You may have a high temperature limit switch thats opening up if the cycle rate is like 5 minutes. Do you believe that you have a good amount of air coming out of your vents or is it just so-so? Some of the older furnaces used a fan belt to connect the fan motor to the blower. If its loose then your not moving enough air and the limit is tripping.

Make a couple of checks if you can get to the blower section and burner sections and let us know what you C. Just be careful!!!

Hope this helps:)

 


#8 Susan

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Posted 15 December 2006 - 05:19 AM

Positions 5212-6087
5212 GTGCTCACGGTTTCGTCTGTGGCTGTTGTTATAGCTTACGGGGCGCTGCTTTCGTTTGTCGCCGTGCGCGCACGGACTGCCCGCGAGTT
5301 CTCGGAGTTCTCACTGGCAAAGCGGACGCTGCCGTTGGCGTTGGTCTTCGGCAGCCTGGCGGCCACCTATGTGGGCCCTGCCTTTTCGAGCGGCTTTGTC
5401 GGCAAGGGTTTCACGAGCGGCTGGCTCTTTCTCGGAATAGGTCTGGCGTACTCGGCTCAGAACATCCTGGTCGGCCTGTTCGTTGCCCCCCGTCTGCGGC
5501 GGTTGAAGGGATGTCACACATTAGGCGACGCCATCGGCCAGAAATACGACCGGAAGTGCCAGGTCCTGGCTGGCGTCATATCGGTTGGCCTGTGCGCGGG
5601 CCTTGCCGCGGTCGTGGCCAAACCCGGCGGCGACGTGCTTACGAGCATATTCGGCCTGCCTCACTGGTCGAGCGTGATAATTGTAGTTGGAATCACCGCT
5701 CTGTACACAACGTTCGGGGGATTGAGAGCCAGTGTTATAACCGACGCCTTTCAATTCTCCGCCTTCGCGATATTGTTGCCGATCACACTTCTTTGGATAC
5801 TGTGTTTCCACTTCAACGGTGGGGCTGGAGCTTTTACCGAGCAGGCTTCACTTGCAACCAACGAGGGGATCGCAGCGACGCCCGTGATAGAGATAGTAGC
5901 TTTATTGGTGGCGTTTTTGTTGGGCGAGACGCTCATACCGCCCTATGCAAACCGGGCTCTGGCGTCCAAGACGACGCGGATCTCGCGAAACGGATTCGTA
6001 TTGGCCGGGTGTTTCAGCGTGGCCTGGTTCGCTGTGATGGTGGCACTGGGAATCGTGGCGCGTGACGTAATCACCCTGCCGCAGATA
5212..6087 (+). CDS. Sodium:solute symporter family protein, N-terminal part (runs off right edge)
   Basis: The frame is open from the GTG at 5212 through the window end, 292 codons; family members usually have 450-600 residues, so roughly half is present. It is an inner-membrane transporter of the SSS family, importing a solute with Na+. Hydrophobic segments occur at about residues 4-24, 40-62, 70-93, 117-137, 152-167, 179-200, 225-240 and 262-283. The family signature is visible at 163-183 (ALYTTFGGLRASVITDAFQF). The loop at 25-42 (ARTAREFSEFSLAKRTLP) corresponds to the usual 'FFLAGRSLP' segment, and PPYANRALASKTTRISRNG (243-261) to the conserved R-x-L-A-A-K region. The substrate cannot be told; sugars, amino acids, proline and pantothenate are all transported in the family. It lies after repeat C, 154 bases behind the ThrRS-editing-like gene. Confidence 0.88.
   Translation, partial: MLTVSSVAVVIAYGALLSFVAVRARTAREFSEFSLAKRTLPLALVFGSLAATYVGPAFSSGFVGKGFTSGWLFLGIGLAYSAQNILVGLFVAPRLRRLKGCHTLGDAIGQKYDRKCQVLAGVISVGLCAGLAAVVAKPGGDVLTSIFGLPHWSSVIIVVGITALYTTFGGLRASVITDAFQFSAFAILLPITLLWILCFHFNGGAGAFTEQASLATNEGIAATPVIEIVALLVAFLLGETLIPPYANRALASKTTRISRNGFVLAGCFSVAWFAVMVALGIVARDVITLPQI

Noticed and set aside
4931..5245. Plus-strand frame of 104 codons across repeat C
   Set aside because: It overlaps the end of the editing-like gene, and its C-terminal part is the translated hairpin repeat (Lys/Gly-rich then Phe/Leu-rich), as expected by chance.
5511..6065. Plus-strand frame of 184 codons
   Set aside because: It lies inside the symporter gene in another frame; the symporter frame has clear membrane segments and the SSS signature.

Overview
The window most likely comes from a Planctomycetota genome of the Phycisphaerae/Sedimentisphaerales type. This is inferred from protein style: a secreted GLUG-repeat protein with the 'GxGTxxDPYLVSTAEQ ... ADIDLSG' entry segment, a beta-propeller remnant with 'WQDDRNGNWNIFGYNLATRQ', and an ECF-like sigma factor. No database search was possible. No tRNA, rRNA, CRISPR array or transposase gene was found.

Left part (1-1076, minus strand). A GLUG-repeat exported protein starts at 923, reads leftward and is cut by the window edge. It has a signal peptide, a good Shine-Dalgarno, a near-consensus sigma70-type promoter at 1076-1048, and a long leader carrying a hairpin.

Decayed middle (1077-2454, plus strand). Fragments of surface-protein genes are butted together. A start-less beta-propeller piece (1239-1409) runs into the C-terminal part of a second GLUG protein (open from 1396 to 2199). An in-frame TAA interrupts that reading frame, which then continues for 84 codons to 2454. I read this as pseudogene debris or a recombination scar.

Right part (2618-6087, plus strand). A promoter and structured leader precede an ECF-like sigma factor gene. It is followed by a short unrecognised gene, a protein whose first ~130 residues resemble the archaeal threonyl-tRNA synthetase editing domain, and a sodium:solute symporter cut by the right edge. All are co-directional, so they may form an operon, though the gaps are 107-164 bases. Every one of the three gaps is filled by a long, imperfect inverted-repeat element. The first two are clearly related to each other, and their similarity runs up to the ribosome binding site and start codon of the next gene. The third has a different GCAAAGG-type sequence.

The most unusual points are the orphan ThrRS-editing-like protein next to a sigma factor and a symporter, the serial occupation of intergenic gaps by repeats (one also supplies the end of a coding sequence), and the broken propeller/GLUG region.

Thanks to everyone who replied.  Ever have one of those moments when you feel really stupid?  I'm having one now.  A few months ago the drain pipe that comes out where the coils are was plugged, and water was running down below the furnace/blower.  So I put a heavy plastic sheet weighed down with bricks underneath.  Didn't take it out though once the drain problem was fixed.  When the light bulb over my head finally lit the other night, I thought maybe that was the problem, so I removed the plastic & bricks and everything seems to be working normal now.  I've got someone coming out to check it over in a few hours to be sure.

I'll keep these replies in my home maintenance file in case of future problems.  Thanks again!

  :withstupid:


#9 Lurker_ahammer48_*

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Posted 16 December 2006 - 06:32 AM

:):):)